Is the good ol’ Bowflex still a solid home gym option? Has it ever been?

There probably is no more well-known home gym than the Bowflex by Nautilus. Bowflex is now selling lots of home fitness equipment, from ellipticals to stair climbers to adjustable dumbbells, but the company is still best known for those somewhat odd-looking home gyms that purport to allow a user to get a total body workout from one machine.

But it does it deliver on that promise?

The Bowflex Xtreme 2SE in the home office. Assembly took an hour. Usage has hit about 30

Searching the internet turns up what looks to be paid review after paid review (or simply bad ones) about a product that grew out of a patent from an Ethiopian engineering student who figured out a way to substitute rubber rods for weights and pulleys to create resistance for workouts.

The first Bowflex, called the 2000X, debuted in 1986. By 2002, powered by a home fitness wave and a successful series of infomercials, Bowflex of America, which marketed the original product, had bought the Nautilus Corporation, Schwinn Fitness and Stairmaster (Yes, THAT Stairmaster).

And while copycat products, like the Soloflex, have come and pretty much gone, you can still buy a version of the original Bowflex today. And Bowflex products still sell. In December 2017, Nautilus — headquartered in Vancouver, WA — reported total revenue was $406.2 million, a small uptick from $406 million in 2017.

In the first six months of 2018, sales have been flat, at $190.3 million.

Bowflex sells two types of home gyms, a $2,999 Bowflex Revolution, which uses what the company calls SpiraFlex resistance plates (think traditional looking weight plates without the actual weight) to help the user weight train.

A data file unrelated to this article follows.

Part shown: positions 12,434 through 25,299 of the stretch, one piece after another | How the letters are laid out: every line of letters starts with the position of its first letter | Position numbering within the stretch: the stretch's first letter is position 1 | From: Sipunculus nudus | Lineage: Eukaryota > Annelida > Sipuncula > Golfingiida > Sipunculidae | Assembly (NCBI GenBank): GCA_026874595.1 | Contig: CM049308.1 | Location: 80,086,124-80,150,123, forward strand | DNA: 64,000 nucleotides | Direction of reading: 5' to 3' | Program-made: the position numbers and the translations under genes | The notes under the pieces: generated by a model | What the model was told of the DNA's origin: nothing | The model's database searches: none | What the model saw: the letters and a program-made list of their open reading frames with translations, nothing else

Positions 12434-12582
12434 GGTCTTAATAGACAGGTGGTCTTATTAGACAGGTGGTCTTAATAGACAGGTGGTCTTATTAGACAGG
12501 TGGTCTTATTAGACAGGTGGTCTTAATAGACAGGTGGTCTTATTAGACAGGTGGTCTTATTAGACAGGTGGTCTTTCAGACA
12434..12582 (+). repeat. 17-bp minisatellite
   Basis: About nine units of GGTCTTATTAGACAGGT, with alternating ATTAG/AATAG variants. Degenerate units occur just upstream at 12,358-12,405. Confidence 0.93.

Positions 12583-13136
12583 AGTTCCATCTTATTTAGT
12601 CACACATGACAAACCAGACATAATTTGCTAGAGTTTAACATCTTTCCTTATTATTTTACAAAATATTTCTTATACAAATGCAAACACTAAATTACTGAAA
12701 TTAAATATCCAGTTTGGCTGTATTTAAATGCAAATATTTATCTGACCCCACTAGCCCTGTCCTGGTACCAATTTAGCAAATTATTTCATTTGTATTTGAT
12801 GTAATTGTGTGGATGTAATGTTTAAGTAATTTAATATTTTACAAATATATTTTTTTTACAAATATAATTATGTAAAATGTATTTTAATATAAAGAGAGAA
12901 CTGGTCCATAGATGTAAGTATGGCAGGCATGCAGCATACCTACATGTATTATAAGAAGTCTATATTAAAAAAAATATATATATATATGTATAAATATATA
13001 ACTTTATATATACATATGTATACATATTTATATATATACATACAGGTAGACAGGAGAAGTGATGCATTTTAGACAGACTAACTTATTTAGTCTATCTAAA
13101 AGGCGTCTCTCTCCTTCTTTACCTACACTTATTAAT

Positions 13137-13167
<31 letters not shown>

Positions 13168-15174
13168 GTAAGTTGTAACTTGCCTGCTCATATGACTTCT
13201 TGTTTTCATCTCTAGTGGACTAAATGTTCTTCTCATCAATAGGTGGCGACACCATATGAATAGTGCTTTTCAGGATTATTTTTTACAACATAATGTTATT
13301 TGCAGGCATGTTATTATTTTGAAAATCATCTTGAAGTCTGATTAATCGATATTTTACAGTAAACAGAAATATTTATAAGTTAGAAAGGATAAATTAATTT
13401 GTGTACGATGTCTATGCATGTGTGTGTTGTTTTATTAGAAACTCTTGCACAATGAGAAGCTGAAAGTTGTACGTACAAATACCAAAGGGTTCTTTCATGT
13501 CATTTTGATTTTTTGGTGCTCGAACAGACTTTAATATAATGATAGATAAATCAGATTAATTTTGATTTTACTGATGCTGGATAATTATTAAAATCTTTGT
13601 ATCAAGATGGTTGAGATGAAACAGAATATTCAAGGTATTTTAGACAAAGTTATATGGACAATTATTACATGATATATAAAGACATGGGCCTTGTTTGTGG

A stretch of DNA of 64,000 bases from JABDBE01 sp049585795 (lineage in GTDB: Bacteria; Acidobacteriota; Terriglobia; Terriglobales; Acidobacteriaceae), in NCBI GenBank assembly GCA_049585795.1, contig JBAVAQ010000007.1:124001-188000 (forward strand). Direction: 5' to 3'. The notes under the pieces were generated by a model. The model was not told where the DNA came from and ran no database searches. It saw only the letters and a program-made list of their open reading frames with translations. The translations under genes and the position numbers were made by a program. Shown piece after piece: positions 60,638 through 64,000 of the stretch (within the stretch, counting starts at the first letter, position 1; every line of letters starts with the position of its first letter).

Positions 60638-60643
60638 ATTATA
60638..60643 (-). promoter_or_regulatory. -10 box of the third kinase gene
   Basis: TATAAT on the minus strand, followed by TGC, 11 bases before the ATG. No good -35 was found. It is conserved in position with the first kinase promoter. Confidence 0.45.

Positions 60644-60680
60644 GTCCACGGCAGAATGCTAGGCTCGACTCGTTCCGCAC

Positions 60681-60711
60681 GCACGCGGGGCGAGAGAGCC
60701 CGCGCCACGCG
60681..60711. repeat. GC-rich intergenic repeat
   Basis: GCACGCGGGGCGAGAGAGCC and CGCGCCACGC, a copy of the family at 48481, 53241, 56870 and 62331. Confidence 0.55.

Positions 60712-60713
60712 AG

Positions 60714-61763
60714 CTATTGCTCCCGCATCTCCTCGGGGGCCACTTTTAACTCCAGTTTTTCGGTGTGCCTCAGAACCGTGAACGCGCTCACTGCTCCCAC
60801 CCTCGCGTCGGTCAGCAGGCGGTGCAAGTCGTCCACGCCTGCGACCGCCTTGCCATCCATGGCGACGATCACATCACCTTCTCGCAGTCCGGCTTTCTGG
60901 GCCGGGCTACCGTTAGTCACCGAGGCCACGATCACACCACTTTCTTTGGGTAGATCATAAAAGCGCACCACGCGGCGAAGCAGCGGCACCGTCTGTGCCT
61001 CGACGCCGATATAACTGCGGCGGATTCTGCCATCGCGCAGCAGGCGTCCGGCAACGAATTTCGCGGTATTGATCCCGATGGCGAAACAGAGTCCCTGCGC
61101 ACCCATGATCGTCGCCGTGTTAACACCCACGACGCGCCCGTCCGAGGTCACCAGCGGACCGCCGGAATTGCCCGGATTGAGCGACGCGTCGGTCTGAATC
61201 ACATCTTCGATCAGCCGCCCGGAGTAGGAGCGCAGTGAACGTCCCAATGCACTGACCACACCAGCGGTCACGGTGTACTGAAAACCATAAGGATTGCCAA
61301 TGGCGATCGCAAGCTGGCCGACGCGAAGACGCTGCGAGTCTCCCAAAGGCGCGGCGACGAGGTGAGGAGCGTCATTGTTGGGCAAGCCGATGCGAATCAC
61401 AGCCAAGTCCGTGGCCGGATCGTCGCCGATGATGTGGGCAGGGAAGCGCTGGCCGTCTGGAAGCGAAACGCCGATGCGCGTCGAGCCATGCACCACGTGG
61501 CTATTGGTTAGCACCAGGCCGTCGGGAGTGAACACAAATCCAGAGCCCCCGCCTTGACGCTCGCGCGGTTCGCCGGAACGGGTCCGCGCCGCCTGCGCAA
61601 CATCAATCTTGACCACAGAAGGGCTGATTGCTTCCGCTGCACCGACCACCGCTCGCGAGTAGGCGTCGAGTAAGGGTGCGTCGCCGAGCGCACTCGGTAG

The Bowflex Xtreme2SE, which we have been using, is a $1,599 product that more resembles the original Bowflex units with the “bow and arrow” look to the machine and the rubber-like rods on the back to provide resistance.

Does it work?

Yes, the Bowflex can give you a complete full body workout. The Xtreme has not been updated in some time, but you can still find workout videos online and the machine can take you through squats and bench presses and curls and deadlifts and just about any type of exercise you can do at the gym.

The first time we tried it a few weeks ago, having not worked out in some time, the Bowflex left us sore the next morning.

The beauty, of course, is that the unit is in your home and if you don’t like driving to the gym or wiping off equipment (or working on equipment that may or may not have been wiped off), or you don’t like working out around impossibly beautiful spandex-wearing people who make you feel self-conscious, this can be a good option.

Best of all, the bedroom, office or whatever room your Bowflex goes into it doesn’t have hours. You can go workout anytime.

The Xtreme is not small, however: more than four feet long, four feet wide and nearly seven foot high. It can take up the bulk of many rooms. But we have found it can provide considerable amounts of resistance, particularly when choosing to add the optional rod weight increase to 300 pounds.

Understand, though, that working with rods isn’t the same as weights. The resistance comes towards the middle of the motion and isn’t constant. So 100 pounds lifted on the Bowflex doesn’t feel like 100 pounds on a barbell or a plate machine, probably more like half that.

So while we don’t think you’ll get big muscular gains with the Bowflex, we do think — after a few weeks of use — that the Bowflex can change the way your body looks and give you the “burn” you might feel from working out at the gym. Now, for the smaller percentage of you who are heavy lifters, this isn’t the thing for you, but for the majority of folks, the Bowflex, even after all these years, can still get the job done.